The city's "Don't Honk" signs are coming down, but it's still against the law to blow a car horn unnecessarily.
The city Department of Transportation says all the signs will be removed by the end of the year.
City officials say the decision is part of an effort to de-clutter the streets of signs that generally go ignored, according to The New York Times.
Unnecessary honking carries a $350 fine but is rarely enforced. The NYPD issued 206 summonses for that offense last year, the Times reported.
"The noise is always annoying, but that's life in New York and we love New York," said Upper West Side resident Wendy Schwartz.
The DOT says complaints about honking have declined 63 percent since 2008. But some local politicians say that doesn't mean the signs should be taken down.
City Councilwoman Gale Brewer wrote a letter to DOT Commissioner Janette Sadik-Khan arguing the signs should stay up.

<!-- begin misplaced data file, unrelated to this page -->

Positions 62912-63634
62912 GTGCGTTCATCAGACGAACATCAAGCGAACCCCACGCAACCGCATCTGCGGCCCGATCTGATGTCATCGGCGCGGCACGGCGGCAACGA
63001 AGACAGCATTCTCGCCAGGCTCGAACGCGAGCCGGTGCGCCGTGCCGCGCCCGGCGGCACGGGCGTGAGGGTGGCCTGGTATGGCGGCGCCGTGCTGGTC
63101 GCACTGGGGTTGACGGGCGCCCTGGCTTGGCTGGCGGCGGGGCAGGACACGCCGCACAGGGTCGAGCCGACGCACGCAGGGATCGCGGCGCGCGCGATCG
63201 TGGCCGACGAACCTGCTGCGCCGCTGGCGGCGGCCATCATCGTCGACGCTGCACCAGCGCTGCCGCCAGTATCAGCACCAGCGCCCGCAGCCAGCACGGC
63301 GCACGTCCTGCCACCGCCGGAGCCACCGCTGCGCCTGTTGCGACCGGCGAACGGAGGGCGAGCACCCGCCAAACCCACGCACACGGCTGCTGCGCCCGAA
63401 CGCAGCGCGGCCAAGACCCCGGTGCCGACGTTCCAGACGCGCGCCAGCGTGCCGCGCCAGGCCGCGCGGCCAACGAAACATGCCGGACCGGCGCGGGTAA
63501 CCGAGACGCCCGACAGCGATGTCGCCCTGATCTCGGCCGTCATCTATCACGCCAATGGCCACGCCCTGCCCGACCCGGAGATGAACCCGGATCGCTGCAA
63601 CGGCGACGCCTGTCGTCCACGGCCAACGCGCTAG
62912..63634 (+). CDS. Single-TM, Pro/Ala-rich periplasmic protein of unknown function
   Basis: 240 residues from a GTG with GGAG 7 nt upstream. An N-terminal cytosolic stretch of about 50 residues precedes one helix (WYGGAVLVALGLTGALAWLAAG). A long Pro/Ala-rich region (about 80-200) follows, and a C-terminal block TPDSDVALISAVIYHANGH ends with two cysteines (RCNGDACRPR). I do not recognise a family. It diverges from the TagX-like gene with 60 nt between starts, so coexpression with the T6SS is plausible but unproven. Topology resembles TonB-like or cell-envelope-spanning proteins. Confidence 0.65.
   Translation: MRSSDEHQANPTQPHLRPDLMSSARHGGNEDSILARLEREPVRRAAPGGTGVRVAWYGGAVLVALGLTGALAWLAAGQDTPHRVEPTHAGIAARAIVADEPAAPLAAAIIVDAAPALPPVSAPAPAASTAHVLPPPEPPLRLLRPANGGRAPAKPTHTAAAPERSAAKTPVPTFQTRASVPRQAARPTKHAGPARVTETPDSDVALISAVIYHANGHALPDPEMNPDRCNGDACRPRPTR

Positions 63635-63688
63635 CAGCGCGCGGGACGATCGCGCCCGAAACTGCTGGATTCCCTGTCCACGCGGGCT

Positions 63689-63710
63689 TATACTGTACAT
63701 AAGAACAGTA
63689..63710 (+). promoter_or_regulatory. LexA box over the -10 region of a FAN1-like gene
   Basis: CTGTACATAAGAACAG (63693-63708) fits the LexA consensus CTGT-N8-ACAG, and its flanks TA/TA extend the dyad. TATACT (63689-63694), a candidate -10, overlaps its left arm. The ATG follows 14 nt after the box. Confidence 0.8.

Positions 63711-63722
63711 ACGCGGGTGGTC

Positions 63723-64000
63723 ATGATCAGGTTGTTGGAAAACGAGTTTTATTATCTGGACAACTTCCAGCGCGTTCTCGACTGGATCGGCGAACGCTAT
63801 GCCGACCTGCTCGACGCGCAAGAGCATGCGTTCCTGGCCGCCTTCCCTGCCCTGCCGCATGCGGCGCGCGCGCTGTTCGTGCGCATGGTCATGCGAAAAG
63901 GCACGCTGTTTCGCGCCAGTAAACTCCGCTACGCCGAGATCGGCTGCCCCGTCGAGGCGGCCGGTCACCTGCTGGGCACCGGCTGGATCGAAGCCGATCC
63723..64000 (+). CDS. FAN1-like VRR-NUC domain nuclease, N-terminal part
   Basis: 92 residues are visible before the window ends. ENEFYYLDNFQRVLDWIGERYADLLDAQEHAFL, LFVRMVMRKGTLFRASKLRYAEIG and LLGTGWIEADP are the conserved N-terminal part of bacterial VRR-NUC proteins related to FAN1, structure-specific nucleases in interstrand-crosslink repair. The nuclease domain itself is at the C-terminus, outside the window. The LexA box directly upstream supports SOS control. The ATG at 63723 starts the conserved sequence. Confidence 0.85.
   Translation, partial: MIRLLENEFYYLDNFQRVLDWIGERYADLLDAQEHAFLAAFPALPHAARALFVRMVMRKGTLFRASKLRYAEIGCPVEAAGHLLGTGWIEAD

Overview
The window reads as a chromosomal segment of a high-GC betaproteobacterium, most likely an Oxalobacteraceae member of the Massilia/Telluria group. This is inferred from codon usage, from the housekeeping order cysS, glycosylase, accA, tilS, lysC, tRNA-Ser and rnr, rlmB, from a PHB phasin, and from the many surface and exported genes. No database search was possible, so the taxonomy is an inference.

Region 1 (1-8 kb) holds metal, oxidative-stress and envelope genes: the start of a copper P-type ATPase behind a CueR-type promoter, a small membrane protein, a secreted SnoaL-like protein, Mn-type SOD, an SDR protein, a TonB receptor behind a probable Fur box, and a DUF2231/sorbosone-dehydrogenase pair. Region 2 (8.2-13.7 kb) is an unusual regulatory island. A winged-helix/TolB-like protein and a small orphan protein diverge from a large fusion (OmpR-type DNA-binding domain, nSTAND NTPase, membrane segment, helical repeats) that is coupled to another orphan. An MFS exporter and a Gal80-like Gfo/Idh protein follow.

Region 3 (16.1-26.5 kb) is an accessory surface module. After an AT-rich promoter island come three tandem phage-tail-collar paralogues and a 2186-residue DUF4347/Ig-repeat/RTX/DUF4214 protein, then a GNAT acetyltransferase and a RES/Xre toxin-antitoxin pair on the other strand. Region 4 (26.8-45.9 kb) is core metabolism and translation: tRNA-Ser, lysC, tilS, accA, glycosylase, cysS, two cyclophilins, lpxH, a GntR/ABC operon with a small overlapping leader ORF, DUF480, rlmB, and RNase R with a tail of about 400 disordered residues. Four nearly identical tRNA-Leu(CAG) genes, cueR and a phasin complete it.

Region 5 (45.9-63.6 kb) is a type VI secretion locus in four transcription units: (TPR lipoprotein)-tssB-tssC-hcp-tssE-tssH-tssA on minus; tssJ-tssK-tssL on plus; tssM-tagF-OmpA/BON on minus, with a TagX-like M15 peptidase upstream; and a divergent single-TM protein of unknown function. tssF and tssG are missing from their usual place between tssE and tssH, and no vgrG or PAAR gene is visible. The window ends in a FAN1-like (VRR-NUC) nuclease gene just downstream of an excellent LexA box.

"I can't tell you how many requests I get for 'no honking' signs," Brewer wrote. “The notion of taking down information when information is so hard to get in New York City is pretty bad.”
The signs were introduced during Mayor Ed Koch's administration. He told the Times he believed there's significantly less honking now than there was in the 1980s when he was leading the city, and he thinks the signs he introduced have something to do with it.
A spokesman for the transportation department, however, told the Times it's unclear whether the drop in "no honking" violations has to do with the signs or New Yorkers' acceptance of the fact that city drivers are often impatient and just like to beep.
"I don't think anybody pays attention and I don't think there is any enforcement," said Upper East Side resident Jonathan Hardy.